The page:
Update to script that runs Windows Update

Articles in the "Programmatically Run Windows Update" series

  1. Programmatically run Windows Update (as part of a broader patch and reboot process)
  2. Update to script that runs Windows Update [This article]

As part of the patch and reboot script I use in my Exchange environment, there is a separate script that runs Windows Update, first covered here.  I have updated the script to allow skipping the installation of any patches by specifying the KB numbers in a companion file.

Starting on the second line of the file (so that the first line can contain instructions), list one KB number per line.  To use this list, there is a new function in the script:

function Get-UpdatesToSkip
	{
	$scriptDirectory = Split-Path $script:MyInvocation.MyCommand.Path
	$KB = @()
	if (Test-Path "$scriptDirectory\updatestoskip.txt")
		{
		$sourceFile = Get-Content "$scriptDirectory\updatestoskip.txt"
		if ($sourceFile.Length -gt 1)
			{
			for ($i = 1;$i -le $sourceFile.Length - 1;$i++)
				{
				$KB += $sourceFile[$i]
				}
			}
		}
	$KB
	}

The function gets the current path of the script, checks for the existence of the file, and reads each KB into an array. If the file is not present, or is present but no KB numbers are listed, the array will just be empty. This allows the script to still run successfully when you don’t have the file or specify any patches to skip.

When searching for available updates via the Microsoft.Update.Session interface, you can’t filter on a KB number, but you can filter on an Update ID (UID). Unfortunately, to cross reference KB number and UID, you have to first perform a search anyway. So rather than searching twice, I just work with the collection created from the search. The object that contains the list of available hotfixes cannot be manipulated the same way as a standard collection object since it is a COM object, so you can’t use a method like Remove() to remove an item from the collection.

Therefore, in order to have a collection of updates that don’t include certain KBs, you can build a new collection, skipping items in the first collection that match a filter. To do this, I create another Microsoft.Update.UpdateColl object that will be used to specify which updates to download (so that you don’t download all of the updates and then skip certain ones):

$updatesToDownload = New-Object -ComObject 'Microsoft.Update.UpdateColl'

To add to this collection, each item in the first collection is compared to the array that contains the list of KBs:

$updatesToSkip = Get-UpdatesToSkip
$updates | ForEach-Object {
	if ($updatesToSkip -match $_.KBArticleIDs)
		{
		WriteEvent "Skipping download of $($_.KBArticleIDs) since it is listed in the file of updates to skip." 'Information' '1001'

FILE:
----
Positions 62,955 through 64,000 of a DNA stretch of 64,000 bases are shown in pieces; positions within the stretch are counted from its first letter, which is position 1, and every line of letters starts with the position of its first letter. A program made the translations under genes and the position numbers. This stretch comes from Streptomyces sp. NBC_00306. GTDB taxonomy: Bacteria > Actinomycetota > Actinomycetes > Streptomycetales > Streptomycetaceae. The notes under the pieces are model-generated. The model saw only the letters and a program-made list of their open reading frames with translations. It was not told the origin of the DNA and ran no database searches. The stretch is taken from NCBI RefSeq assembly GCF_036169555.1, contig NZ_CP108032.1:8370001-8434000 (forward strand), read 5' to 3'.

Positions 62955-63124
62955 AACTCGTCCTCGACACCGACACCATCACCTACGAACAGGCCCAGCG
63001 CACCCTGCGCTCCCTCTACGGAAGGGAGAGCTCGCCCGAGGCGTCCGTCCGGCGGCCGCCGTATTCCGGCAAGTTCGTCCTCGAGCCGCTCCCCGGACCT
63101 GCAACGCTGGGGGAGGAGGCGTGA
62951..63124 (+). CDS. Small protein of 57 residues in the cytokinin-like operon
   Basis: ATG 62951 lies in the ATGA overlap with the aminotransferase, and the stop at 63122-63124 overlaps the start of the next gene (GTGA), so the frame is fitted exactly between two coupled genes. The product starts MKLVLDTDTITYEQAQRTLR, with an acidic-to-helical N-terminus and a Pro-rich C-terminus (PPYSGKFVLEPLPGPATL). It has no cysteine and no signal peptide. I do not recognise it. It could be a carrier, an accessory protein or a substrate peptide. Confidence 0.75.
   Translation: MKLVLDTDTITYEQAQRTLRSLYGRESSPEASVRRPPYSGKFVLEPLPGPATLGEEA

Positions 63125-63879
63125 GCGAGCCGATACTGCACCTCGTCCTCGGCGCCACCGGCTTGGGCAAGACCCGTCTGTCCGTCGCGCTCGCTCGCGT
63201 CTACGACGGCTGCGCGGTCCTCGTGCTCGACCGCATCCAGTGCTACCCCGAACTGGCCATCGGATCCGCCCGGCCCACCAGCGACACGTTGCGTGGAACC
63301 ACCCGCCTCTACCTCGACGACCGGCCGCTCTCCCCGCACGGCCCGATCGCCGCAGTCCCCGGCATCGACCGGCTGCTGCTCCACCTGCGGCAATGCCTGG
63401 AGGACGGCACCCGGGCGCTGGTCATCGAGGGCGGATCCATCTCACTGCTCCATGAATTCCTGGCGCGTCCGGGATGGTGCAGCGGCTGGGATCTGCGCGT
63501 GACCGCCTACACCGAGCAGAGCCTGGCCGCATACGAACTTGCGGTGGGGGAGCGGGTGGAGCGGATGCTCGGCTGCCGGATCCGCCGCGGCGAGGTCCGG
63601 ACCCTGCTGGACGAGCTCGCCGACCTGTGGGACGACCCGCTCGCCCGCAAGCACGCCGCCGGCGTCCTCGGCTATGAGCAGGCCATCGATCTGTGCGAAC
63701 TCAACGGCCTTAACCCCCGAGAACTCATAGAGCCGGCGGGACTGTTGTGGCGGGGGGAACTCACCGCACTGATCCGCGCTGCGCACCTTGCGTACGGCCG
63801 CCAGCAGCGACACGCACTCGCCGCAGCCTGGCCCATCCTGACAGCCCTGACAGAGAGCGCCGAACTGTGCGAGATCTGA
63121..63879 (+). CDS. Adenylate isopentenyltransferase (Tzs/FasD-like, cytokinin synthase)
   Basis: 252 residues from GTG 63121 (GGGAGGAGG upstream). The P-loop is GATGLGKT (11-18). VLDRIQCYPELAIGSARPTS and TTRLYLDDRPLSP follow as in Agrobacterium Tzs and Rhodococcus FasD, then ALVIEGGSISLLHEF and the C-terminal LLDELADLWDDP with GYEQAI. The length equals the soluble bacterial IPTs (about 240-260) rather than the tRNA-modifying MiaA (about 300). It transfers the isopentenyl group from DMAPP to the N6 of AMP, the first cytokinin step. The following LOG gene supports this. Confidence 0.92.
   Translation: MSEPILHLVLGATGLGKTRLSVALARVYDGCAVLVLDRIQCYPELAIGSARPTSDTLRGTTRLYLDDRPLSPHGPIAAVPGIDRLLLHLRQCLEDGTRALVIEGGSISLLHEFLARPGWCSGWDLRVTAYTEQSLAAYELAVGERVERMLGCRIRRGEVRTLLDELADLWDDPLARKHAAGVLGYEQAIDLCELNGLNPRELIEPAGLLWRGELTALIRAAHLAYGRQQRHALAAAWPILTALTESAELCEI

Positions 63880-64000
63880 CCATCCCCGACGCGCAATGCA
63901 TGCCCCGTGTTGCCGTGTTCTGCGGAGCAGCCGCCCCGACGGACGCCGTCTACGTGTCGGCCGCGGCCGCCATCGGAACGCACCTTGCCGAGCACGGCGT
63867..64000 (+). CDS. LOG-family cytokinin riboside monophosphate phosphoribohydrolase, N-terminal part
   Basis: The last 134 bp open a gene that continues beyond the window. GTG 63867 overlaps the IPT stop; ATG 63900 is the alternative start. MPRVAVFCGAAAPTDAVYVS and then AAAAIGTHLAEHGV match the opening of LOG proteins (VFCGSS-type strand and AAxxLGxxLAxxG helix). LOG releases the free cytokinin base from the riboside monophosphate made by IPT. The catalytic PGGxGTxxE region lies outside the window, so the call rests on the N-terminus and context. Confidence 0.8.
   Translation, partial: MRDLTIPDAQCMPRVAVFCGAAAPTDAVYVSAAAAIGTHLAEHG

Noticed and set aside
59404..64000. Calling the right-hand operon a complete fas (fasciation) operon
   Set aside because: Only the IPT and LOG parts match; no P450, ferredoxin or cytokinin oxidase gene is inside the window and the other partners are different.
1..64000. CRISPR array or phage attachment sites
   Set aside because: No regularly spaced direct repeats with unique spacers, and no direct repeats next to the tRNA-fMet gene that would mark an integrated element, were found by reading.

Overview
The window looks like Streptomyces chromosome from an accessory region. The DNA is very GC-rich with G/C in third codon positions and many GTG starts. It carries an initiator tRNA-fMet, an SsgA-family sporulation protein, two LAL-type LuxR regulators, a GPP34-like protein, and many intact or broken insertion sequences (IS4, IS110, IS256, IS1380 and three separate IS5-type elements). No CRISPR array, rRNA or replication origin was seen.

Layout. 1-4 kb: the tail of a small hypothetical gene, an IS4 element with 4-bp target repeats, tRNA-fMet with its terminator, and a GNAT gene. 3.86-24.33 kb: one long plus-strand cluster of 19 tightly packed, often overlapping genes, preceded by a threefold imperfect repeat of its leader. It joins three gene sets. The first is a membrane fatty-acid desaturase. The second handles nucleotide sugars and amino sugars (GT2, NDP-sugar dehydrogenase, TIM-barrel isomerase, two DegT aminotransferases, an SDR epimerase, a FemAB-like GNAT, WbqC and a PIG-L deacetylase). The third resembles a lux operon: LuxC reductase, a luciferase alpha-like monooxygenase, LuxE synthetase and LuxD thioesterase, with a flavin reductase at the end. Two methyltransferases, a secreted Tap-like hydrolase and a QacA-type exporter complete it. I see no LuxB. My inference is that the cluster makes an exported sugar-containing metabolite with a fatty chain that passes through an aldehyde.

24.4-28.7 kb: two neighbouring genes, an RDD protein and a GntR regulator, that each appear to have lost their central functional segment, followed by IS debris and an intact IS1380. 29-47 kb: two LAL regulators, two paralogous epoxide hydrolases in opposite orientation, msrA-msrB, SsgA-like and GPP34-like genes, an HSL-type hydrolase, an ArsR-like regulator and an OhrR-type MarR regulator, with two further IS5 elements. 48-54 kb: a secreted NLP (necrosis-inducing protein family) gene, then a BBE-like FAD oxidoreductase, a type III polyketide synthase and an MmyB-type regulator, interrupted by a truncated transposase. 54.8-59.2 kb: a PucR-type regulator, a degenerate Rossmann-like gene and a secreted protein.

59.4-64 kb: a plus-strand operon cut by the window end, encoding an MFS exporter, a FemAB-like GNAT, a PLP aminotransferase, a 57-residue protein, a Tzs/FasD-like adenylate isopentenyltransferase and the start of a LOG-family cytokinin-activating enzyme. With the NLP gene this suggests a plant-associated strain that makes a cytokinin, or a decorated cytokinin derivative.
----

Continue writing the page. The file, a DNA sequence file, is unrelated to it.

}
	else
		{
		$updatesToDownload.Add($_) | Out-Null
		}
	}

(The WriteEvent function is defined in the script and is used to write a custom event to the Application log so that you will know that an update was intentionally skipped.) The rest of the script is basically unchanged; just some minor tweaks to accommodate the new code. The download has been updated and includes the companion text file. (If you are wondering why a companion file is used, it is because, as part of the Exchange patch and reboot script, the Windows Update script is remotely called via a scheduled task, and there isn’t a way to dynamically specify command line parameters for a scheduled task (without modifying the task itself)).

  Run-WindowsUpdate.zip (1.8 KiB)

2 thoughts on “Update to script that runs Windows Update

  1. Hey Scott,

    Great code! As I’m not savvy in PS at all this saves me so much effort, I can’t express my gratitude enough for your work. I’ve got things set to use your script but I’m running into this feedback on exec:

    Exception calling “Search” with “1” argument(s): “Exception from HRESULT: 0x8024400A”
    At *****Update.ps1:44 char:56
    + $updates = $upddateSession.CreateupdateSearcher().Search <<< ($criteria).Updates
    + CategoryInfo : NotSpecified: (:) [], MethodInvocationException
    + FullyQualifiedErrorId : ComMethodTargetInvocation

    Since I'm not familiar with PS I'm having trouble debugging the issue here. Is the problem with an outdated version of PS or something else I overlooked?

    Thanks much and keep it up!

  2. The error code indicates it is an issue within Windows Update, not PowerShell. I would verify the version of Windows Update installed on the server.

    Edit: The commenter confirmed that the issue was resolved after updating to the latest version of the Windows Update agent.

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